- Home Economics
Ask your child what they want to learn! This is a time for them to start taking initiative with the decisions for which classes they take. Challenge them to experiment with different trades or opportunities to find things that they enjoy. Look at what they spend their time doing and see if you can turn it into a credit.
Make a Rough Transcript
After learning what courses are required for graduation in your state, make a general transcript to map out which classes your child will take and when. Pencil in your ideas. Take required courses on the front end so that they have room in the later years for areas of special interest or dual enrollment. You can find a sample blank transcript to print out here.
#3 One Portfolio for High School
One of the mistakes I made with my oldest son in high school was that I did not keep records as well as I should have. I kept beautiful (although simple) portfolios for each year of my kids in the elementary years. Cute little projects and art work are more fun to compile and show to grandparents than pages of Algebra I homework. It seems obvious that you should be even more vigilant in high school to keep samples of their work, but it wasn’t for me.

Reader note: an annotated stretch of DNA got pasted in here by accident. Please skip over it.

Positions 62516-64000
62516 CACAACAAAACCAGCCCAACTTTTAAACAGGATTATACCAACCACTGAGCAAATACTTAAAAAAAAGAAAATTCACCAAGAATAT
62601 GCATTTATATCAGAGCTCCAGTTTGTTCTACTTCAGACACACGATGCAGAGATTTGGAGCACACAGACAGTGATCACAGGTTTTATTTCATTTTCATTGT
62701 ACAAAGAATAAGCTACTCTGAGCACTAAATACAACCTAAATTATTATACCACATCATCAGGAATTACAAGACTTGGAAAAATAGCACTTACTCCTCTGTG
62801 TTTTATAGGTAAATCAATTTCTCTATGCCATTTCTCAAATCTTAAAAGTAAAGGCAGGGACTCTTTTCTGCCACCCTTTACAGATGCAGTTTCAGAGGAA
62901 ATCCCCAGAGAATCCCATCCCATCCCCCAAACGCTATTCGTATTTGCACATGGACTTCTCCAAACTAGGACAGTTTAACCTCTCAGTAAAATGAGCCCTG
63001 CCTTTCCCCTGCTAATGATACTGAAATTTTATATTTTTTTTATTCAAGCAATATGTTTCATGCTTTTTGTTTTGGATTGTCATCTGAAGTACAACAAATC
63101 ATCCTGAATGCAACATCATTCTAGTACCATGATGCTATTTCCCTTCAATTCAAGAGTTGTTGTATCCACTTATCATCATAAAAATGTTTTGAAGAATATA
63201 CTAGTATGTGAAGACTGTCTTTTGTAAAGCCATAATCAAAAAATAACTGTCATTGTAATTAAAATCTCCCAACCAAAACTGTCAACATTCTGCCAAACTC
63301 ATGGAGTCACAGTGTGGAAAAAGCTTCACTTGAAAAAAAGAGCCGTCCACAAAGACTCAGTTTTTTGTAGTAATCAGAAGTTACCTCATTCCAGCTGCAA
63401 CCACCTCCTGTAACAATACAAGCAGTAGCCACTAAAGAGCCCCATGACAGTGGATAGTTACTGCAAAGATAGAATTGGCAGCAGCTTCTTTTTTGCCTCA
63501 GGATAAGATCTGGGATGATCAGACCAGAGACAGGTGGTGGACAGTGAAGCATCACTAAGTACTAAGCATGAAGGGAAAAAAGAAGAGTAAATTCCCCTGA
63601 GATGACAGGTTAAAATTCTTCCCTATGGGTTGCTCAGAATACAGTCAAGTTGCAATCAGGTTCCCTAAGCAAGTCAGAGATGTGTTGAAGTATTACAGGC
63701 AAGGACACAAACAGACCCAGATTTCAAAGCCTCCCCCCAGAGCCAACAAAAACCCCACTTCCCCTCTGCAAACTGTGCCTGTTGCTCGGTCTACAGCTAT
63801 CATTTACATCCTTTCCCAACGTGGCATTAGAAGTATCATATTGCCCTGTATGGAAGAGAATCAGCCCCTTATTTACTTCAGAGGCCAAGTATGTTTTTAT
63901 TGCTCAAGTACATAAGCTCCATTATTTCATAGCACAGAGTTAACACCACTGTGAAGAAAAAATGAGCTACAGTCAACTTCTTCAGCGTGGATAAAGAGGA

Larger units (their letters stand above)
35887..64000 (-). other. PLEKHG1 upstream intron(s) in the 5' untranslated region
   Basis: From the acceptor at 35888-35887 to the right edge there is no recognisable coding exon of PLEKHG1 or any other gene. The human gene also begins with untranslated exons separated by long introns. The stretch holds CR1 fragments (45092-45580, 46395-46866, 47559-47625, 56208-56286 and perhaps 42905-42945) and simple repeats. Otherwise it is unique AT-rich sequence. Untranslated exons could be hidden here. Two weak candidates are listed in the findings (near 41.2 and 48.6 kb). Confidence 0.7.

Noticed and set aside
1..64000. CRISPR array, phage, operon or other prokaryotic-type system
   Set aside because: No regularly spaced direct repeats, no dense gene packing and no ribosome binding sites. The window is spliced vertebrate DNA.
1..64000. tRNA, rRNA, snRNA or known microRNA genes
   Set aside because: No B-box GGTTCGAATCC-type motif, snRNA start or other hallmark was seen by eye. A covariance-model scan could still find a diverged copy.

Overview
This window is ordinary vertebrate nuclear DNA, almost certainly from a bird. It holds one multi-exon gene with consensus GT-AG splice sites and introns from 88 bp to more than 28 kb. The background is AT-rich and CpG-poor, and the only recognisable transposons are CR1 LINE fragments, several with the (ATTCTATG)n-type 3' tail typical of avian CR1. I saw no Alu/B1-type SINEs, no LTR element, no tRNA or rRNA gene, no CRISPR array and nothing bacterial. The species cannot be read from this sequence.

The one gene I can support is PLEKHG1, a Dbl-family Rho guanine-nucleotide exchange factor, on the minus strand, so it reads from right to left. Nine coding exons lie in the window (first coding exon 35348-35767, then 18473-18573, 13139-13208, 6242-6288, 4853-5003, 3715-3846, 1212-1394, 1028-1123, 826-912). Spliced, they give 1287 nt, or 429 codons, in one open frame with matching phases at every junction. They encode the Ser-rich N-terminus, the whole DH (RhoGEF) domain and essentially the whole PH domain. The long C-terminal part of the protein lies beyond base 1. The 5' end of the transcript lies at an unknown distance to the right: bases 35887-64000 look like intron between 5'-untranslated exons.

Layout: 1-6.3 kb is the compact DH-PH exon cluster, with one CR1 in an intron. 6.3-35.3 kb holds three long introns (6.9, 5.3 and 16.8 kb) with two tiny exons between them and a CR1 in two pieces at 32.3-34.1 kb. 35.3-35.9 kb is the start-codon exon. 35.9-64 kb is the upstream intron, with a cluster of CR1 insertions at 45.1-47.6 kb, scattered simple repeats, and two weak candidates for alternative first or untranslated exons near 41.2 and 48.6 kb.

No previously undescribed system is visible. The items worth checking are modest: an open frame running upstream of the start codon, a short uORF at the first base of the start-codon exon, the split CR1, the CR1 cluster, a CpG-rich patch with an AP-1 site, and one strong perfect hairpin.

Rather than making a portfolio for each year of high school, it is more practical to make one portfolio for all of high school. Think of high school as one big project. The goal is to get those 15 credits (or more!) but it doesn’t need to happen necessarily within defined grade levels. For some credits, you may begin them in one year and finish them in the next.
What I suggest and what I will be doing for the rest of our kids is to keep one portfolio for high school. This is what I will keep in a high school portfolio.
- A cover page which shows each subject on the transcript and a short description of the class (curriculum, asignments, etc.)
- A few samples of work (preferably from beginning, middle, and and of study) for EACH item on the transcript.
*Sample Cover Page*
#4 Change Your Thinking